Old County Cemetery

A  "Hole" in  History - 

For the Hill & Valley Garden Club's 20th anniversary in 1976, members worked together to clean-up and help maintain this historic cemetery.  

At that time, and before, questions began to arise about the ownership of the property and the about the people buried there.  

There were lots of rumors, but facts needed to be discovered.  This is part of the documentation that was started by Shelby Hadeler and others.

A Hole in History
December 7, 2011 

A plot of land just west of Best Western Intown Motel on West Main Street has a scraggly tree which while not significant is interesting because of the land it grew on

The Hill and Valley Garden Club tended this plot for years and Luray's Parks & Recreation Department provides much help in this regard. Several years ago the tree
was severely damaged by a storm. Pat O'Brien Director of Luray's Parks and Recreation Department tried to find money in order to have the tree pruned and stabilized because there was nothing in his budget for this. He turned to the Page County Tree Board and received $ 800.00 for the pruning

At this time the question came up: "Why doesn't Luray simply pay for everything because it"belongs to Luray?

Research by Ken Beyer at the Page County Clerk's Office showed that NOBODY owns the property.  . It is not on any County record. The plot is a ''Hole in the History'' of Luray and Page County.   Rumor and legend says it is a graveyard.   There are headstones at the west end of the plot.   It's supposed to have unmarked graves of African Americans buried at the east end with no markers.   No Cemetery Association exists that collects perpetual care monies for the care of the gravesites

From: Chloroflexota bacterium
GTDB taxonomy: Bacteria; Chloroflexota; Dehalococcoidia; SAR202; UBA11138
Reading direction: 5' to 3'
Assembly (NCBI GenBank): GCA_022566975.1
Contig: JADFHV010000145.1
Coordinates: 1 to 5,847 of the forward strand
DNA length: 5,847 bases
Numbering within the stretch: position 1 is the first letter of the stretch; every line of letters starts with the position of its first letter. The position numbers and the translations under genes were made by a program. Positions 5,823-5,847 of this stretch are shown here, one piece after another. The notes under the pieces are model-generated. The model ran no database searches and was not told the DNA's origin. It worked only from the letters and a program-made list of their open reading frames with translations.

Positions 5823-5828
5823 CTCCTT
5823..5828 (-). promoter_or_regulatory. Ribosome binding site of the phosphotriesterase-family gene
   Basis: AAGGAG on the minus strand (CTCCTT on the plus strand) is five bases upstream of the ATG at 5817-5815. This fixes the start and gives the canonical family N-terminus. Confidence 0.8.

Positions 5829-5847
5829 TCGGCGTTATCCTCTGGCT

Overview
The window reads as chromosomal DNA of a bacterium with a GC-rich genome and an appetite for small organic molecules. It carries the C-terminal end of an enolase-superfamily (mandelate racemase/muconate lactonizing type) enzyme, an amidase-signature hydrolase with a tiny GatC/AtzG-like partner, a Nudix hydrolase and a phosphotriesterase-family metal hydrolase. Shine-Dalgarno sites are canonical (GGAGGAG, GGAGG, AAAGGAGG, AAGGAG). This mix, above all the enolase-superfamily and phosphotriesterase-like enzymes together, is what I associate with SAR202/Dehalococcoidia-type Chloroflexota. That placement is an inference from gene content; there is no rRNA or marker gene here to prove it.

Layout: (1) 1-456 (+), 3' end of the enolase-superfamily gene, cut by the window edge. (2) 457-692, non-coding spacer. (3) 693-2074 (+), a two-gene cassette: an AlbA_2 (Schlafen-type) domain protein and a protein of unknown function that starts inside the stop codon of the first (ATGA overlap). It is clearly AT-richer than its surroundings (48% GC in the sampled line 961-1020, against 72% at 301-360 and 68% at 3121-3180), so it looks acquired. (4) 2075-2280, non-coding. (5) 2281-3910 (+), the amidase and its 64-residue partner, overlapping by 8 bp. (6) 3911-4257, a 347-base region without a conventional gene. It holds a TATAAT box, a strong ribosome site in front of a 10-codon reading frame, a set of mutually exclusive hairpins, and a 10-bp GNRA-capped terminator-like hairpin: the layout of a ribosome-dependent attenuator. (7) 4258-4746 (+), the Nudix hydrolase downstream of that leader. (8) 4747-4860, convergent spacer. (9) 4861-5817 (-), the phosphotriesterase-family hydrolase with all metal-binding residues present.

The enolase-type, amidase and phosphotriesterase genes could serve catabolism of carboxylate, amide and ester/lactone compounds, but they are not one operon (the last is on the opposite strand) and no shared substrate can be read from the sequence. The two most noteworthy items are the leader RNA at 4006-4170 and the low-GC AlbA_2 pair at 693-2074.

I've asked Shelby Hadeler,, Hill & Valley Garden Club,, to research the history of this interesting property. She will record time against our VDOF grant 11UCF05 and will talk this up in the garden club

Despite the "scraggly" oak tree - I think this is a very interesting piece of history and might have something to do with the bi-centennial

~Ken  Beyers
Shelby Hadeler met with Ken and Jean Beyer on the evening of December 9, 2011 with information she had obtained from several sources

The "A Hole in History" information is shared below.

Old County Cemetary 1-4

View of the Old Town Cemetery from the Mimslyn Inn.  The Bradford Pear are in bloom.

Cherry Tree with a small bench.

Willow Oak.  

Tom Mack (5'9") standing next to tree.

White Oak (approximately 100 yrs old) with ivy roots cut at base.  Tom Mack for reference.

Same White Oak.

Remaining Headstones.  Names and dates are listed on the bronze plaque.  

Old Town Cemetery (County) Plaque of names and dates that were 'legible' on the headstones.

Members and spouses helping to weed the hillside next to the cemetery, above.

Workday with Anderson Window Corp. Volunteers

Old County Cemetery , West Main St. Luray

Cole LaBossiere, Human Resources Coordinator for the Anderson Window Corp., organized a group of eight volunteers 

for a community Earth Day project. 

Six members of the Hill and Valley Garden Club assisted and directed the volunteers.

Anderson Window and HVGC folks

So many sticks and broken branches.

Anderson Window ladies cleaning out the weedy bank.

Gathering the debris.

So much done with so many hands!

Old Town Cemetery headstones.  If we could just get rid of the Bradford Pear trees, more folks could see the Cemetery.

Adelheid supplied delicious snacks afterwards.

Thanks everyone!!!

One goofy picture